“We need to look at language constraints to understand why African countries are not reaching development goals.”
—Emeritus Professor Ayo Bamgbose
University of Ibadan, Nigeria

2013 Language & Development Conference

 

Cape Town, South Africa

'Opportunity, Equity and Identity beyond 2015'

 

Publications

Search for articles in the final publication here.

 

Videos

Dr. Evelyn Chibaka Fogwe
Univeristy of Buea, Cameron

“A diverse garden is more beautiful”

   

Dr. John Rutayisere
Education Board, Rwanda

“How many textbooks will you write?”

 

   

Laurentius Davids
NIED, Namibia

People see multilingualism as an impediment”

All Videos

'How many textbooks will you write?' - John Rutayisire 1:22
'A diverse garden is more beautiful' - Evelyn Chibaka Fogwe 0:55
'People see multilingualism as an impediment' - Laurentius Davids 1:11
'You don't really see that rainbow' - Vuyokazi Nomlomo 1:30
'This language is the language of everybody' - Jimmy Harmon 1:31
'Better social relations in the country' - Haroon Mohammed
1:29
'You are fighting to learn the language' - Gregory Kamwendo
0:41
'Kiswahili is indeed an African language' - Rachel Maina 0:50
'We are able to join the world' - Nancy Ayodi
0:33
'It is the normal thing to do' - Deng Deng Hoc Yai
0:38
'We need to carry along the others' - Ayo Bamgbose
0:33
'They need to change their attitude' - Prosperous Nankindu
0:49
'It helps learners' - Jesca Nakibirango 0:40
'We want to fight the hegemony' - Mompoloki Bagwasi
0:55
'We need to preserve the languages' - Nhlanhla Landa
1:02
'They are more confident' - Arnauld Aguidissou
1:01
'It is the African reality' - Busani Maseko
1:13
'Children should become literate in their first language' - Hywel Coleman
1:45
'You cannot have one language dominate' - Godfrey Sentumbwe
0:40

 

Conference Quotes

s    s
Ntombizanele Mahobe   Hugh Moffatt and Martin Davidson joins in on a trilingual song lead by Ntombizanele Mahobe
Martin Davidson, British Council Chief Executive   "English must be in addition to an individual’s first languages, not instead of them."  

Martin Davidson, British Council Chief Executive
Professor Sozinho Matsinhe, ACALAN Executive Secretary   "You can’t dream in one language and wake up trying to implement it in another language."

Professor Sozinho Matsinhe, ACALAN Executive Secretary
Professor John Joseph, University of Edinburgh, UK  

"The English language is diversifying so fast that the English spoken by native English speakers can be unintelligible to others."  

Professor John Joseph, University of Edinburgh, UK

Rachel Maina, Mount Kenya University, Kenya  

"‘There is a Kikuyu proverb that says “itininanagira nyeki”, which means that there’s enough grass for all the cows. There are roles for each of our languages in society."

Rachel Maina, Mount Kenya University, Kenya

   

We need to look at language constraints to understand why African countries are not reaching development goals.” 

Emeritus Professor Ayo Bamgbose University of Ibadan, Nigeria

   

We need to have a collective discourse that will mobilize all Africans, using the languages we know best – African languages.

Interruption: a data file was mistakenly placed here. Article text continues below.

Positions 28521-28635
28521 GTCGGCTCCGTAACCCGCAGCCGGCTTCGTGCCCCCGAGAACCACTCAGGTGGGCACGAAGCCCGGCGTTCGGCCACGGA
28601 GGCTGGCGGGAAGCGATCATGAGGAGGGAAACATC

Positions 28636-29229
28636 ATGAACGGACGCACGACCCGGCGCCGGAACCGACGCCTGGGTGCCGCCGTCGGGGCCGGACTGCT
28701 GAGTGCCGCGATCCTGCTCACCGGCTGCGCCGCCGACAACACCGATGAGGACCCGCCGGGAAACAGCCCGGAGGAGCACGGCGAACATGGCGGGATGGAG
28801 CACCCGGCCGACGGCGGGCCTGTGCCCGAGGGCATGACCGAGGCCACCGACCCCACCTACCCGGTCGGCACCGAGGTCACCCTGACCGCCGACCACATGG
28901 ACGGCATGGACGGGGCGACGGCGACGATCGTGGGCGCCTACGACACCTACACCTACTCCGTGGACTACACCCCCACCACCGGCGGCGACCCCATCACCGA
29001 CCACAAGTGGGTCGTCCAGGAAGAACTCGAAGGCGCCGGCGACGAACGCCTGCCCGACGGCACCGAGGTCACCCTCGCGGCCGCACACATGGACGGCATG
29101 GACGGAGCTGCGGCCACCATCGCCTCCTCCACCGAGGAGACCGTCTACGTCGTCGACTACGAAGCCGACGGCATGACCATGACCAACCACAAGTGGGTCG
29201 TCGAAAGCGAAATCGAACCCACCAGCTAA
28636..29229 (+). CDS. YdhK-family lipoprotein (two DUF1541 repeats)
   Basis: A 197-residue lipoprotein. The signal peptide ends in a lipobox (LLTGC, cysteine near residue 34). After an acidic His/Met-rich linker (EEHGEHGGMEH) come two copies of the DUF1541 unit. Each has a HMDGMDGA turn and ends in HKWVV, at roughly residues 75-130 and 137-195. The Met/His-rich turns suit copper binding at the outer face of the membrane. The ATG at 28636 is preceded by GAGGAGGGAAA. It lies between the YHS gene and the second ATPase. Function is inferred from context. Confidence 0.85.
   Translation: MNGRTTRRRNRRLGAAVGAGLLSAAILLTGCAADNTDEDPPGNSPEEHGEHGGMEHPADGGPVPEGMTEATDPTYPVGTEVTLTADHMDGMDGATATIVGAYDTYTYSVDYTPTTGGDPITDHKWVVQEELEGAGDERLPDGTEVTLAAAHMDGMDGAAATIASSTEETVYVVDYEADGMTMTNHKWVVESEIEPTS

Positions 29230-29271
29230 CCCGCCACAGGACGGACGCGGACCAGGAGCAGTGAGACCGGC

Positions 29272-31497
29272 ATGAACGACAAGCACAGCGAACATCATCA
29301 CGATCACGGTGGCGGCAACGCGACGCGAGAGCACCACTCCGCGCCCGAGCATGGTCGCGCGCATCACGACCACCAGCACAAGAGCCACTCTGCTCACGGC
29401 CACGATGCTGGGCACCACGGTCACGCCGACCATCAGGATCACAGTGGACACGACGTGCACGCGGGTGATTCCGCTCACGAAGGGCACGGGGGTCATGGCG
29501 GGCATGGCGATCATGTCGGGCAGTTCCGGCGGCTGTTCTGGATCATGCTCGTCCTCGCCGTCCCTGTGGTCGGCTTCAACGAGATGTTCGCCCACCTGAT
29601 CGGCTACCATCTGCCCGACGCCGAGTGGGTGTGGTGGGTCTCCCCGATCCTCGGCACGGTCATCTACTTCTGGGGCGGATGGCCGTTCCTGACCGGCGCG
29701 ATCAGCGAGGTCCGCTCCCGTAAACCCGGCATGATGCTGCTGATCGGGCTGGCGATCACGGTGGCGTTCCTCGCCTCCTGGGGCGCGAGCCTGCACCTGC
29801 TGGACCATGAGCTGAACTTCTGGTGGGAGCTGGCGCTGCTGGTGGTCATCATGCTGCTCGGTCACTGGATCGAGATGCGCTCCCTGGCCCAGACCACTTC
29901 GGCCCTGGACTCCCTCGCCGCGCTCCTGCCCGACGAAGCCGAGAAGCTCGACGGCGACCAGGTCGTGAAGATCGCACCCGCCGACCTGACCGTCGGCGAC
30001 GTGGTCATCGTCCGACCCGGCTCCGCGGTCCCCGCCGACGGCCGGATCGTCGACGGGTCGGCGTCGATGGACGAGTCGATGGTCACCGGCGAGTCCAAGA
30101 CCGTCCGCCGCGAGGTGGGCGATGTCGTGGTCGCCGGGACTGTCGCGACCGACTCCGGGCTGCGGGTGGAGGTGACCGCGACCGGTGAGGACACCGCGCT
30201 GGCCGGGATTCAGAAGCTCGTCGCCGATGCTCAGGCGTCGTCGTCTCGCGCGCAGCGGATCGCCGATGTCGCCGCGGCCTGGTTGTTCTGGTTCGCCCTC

Professor Sozinho Francisco Matsinhe, Executive Secretary AU-ACALAN

   

You can transform the way children learn to read and write, by putting stories at the centre of their biliteracy learning.”

Dr Carole Bloch, Director PRAESA, University of Cape Town, South Africa

   

In many developing countries, children are more likely to drop out of school if the school language is not their home language

Hywel Coleman, Honorary Fellow, University of Leeds

   

There are very few African countries that have formulated meaningful language policies. A low opinion of African languages and a lack of political will may be the cause.

Professor Al Mtenje, University of Malawi

   

African countries adopted various languages policies since their independence in the early 1960s. An ideal language policy should benefit all linguistic communities, including the minority.

Professor Herman Batibo, University of Botswana

   

In Africa children have to learn through a language of a small minority, a language neither they nor their teachers master well.  How is it possible to give quality education for all in a language mastered by few?

Professor Birgit Brock-Utne, University of Oslo, Norway

   

Burkina Faso has developed a monolingual French formal education system, although it is in reality a multi-ethnic, multicultural and multilingual country

Professor Norbert Nikièma, University of Ouagadougou, Burkina Faso

   

Young people in many low income countries complete primary education without achieving more than a basic level of literacy

Professor Angeline Barrett, University of Bristol

   

Policies that replace English as an instructional medium by other languages - thought to be more local – may not be feasible for political and economic reasons.

Dr Gibson Ferguson, University of Sheffield, UK

   

People of the north grapple with multilingualism as diversity seeps into cities. Countries of the global south, however, have for at least two millennia managed diversity and thus have expertise which may be shared with the north.”

Professor Kathleen Heugh, University of South Australia

Media Coverage

News24 reports - "Language important for learning - Angie Motshekga"

Business Day reports - "Motshekga defends use of African languages"